Where do we draw the line drawn between good/deviant sex or desire for pleasure? What happens if sexual acts are taking place outside the comforts of your home, or without your partner’s consent? Well, these are definitely warning signs your relationship maybe in trouble.
We must also make clear that solicitation of sex in Canada is illegal and could carry a possible jail sentence for offenders, who are arrested. Over the years, there have been many police stings in cities like Abbotsford and Surrey, where a majority of Johns/Solicitors tended to be young married South Asian men.
But the reality is that the South Asian ‘meat market’ offers some of the best cliental for female escorts, who are ready to provide any and all x-rated services. Escorts like Arya, who DESI discovered from Craig’s list, often travel coast to coast, servicing their huge cliental base. It’s a lucrative business where hundreds, if not thousands, can be made in a just a few days of work.
DESI got a taste of how it all works from Aria, a half Indian and half white well-spoken petite bombshell, who solicits many of her South Asians and non-South Asian clients with several postings on Craigslist, including a few pictures.
She shared her insights into the industry with us as on what really takes place behind closed doors.
Aria’s bold and descriptive ad reads as follows: “Mouth-watering with your oh so friendly flexible five’ two” 115 lb. 100% e. Indian (half Punjabi, half-rasmalai) yoga girl. Independent, elegant & educated with beautiful King George, in call by Skytrain. I offer an extensive menu including G F E, couples, overnights, dance, fetish, massage, more …”
Aria, offers her clients an outcall service to most destinations, including their homes or any hotels throughout the lower mainland. Speaking with her, via phone and reaching her voicemail several times, you’ll soon discover, she speaks both English and Punjabi for her clients. One important point she leaves on her message, “no blocked calls will be answered.”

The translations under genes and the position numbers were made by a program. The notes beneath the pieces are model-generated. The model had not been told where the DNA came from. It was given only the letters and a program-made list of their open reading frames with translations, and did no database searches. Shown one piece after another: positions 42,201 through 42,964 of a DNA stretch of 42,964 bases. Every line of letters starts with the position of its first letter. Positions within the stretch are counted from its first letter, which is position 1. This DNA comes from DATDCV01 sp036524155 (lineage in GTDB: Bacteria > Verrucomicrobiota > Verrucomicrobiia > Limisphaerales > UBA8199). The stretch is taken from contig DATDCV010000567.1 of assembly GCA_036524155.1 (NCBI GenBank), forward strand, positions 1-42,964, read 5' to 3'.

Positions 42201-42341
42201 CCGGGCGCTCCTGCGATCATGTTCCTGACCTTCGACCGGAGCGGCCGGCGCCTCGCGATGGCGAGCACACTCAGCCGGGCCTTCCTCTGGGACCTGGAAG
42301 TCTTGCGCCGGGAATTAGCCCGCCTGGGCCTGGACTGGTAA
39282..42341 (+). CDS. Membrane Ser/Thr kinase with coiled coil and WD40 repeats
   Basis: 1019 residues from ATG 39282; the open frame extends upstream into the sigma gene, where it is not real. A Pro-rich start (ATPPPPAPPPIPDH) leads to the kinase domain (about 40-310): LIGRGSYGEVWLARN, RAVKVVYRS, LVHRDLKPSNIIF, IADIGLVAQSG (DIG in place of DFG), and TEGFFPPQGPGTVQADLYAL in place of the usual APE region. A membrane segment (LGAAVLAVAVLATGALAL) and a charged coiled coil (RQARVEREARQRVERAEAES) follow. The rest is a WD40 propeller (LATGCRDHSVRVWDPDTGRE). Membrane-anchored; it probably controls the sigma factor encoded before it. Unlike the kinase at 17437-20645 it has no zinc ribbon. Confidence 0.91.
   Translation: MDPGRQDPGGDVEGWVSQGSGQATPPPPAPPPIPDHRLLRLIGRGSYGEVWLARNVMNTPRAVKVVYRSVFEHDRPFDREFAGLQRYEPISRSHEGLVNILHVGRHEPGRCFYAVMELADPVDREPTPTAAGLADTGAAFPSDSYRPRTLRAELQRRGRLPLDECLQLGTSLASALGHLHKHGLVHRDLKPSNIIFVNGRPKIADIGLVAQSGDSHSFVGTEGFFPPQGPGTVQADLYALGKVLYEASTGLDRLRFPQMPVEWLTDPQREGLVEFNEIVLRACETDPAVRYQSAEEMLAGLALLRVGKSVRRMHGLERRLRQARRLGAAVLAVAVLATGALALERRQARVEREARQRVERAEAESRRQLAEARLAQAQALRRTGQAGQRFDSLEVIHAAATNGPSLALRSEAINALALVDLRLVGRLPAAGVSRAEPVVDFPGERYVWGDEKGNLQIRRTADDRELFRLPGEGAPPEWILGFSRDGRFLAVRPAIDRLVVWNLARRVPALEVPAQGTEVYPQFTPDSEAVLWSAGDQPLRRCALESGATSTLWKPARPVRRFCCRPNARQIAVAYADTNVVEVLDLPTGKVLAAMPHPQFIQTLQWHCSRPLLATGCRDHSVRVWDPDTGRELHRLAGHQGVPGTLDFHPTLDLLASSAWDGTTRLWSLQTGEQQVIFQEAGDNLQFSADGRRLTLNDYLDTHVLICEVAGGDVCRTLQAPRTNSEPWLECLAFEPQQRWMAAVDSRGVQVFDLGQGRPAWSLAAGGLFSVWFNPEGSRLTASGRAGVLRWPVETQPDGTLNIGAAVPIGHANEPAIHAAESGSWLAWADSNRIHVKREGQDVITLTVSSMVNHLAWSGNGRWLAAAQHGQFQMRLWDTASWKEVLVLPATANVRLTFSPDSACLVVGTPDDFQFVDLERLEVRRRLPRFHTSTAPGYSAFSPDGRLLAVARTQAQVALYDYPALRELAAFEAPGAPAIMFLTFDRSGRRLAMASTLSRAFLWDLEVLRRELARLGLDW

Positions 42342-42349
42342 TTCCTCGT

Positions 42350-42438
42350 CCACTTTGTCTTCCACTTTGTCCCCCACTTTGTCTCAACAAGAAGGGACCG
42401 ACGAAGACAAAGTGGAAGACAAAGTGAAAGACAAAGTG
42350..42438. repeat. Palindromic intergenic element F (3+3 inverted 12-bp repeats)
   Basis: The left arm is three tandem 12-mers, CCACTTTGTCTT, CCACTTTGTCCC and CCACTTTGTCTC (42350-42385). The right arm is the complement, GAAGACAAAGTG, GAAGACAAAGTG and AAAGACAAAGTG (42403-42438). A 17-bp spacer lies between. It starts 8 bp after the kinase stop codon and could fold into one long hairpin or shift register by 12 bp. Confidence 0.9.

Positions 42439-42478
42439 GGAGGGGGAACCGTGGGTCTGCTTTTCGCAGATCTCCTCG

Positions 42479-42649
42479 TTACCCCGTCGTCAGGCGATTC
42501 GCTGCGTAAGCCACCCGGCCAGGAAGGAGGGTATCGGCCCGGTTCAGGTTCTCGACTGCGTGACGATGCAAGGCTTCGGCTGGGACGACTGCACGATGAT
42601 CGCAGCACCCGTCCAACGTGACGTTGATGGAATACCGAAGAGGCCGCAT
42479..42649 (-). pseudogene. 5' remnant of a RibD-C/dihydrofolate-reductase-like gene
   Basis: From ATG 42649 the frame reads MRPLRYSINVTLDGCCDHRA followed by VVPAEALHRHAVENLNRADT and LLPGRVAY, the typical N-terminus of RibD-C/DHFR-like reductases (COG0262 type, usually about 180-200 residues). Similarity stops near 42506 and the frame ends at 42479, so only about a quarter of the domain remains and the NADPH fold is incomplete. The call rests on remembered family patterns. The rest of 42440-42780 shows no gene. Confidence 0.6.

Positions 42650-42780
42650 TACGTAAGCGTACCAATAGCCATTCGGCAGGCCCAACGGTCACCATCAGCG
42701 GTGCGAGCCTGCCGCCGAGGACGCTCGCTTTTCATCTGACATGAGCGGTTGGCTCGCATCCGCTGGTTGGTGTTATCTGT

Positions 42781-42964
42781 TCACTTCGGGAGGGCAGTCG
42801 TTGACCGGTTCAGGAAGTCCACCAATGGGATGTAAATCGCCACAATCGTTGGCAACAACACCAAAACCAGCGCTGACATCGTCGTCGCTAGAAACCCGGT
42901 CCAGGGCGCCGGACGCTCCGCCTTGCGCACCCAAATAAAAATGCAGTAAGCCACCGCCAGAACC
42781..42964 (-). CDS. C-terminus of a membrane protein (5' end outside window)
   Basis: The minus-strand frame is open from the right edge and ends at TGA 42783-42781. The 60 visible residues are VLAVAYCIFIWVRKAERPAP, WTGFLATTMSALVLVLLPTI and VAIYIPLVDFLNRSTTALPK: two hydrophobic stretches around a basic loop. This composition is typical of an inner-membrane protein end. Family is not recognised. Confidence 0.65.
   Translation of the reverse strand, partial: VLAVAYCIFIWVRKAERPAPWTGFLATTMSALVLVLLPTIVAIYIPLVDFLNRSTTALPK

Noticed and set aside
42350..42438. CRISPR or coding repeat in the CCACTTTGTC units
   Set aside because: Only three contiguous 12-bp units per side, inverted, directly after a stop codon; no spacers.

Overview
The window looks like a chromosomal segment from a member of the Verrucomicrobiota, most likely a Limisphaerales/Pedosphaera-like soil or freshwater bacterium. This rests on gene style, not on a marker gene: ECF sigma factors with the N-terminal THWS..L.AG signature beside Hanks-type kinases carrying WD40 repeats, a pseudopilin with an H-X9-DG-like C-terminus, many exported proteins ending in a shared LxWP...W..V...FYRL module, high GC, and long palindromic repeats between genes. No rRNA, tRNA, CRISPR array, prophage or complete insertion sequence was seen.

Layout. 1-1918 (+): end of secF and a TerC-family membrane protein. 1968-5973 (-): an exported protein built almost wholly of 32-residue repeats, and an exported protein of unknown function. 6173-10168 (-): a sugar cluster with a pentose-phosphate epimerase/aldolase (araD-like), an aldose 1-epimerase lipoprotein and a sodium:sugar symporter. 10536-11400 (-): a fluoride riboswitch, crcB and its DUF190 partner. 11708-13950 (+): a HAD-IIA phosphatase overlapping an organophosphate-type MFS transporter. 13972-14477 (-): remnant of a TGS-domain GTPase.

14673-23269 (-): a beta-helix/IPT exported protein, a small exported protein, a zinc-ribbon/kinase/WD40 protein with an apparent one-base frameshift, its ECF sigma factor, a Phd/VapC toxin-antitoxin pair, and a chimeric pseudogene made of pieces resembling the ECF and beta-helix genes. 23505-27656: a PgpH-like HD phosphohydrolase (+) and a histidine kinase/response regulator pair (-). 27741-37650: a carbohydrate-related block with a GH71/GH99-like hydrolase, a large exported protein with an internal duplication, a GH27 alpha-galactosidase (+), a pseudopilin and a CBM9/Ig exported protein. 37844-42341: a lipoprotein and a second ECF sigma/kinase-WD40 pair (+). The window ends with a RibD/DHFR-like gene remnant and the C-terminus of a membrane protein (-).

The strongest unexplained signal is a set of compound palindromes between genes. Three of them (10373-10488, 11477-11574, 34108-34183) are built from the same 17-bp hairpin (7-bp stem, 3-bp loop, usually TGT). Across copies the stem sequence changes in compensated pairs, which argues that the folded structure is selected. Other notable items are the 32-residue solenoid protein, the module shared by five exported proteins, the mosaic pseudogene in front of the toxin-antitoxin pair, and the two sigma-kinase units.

Born and raised in Vancouver, Aria has been working in the industry for about a year and a half. She explains: “I like the freedom of picking my own working days. I enjoy meeting new people and successful men.”
In our conversation, she quickly points out that she is doing this by choice and no one is forcing her. She receives around 40-60 calls a day from potential clients. “For every hour I work, I usually spend 2-3 hrs discussing appointments with talkative clients. A client may call 5-6 times before he decides to book.”
Clients have often praised her for her looks, she says
“My looks have drawn comparisons to Vidya Balan, Kareena Kapoor, Miss Pooja, Katrina Kaif, Menakshi Shashadri, Michelle Rodgrguez, and Paula Abdul,” Aria professes. “ When I first started in the industry, I was surprised at the number of good-looking guys that would call someone like me.”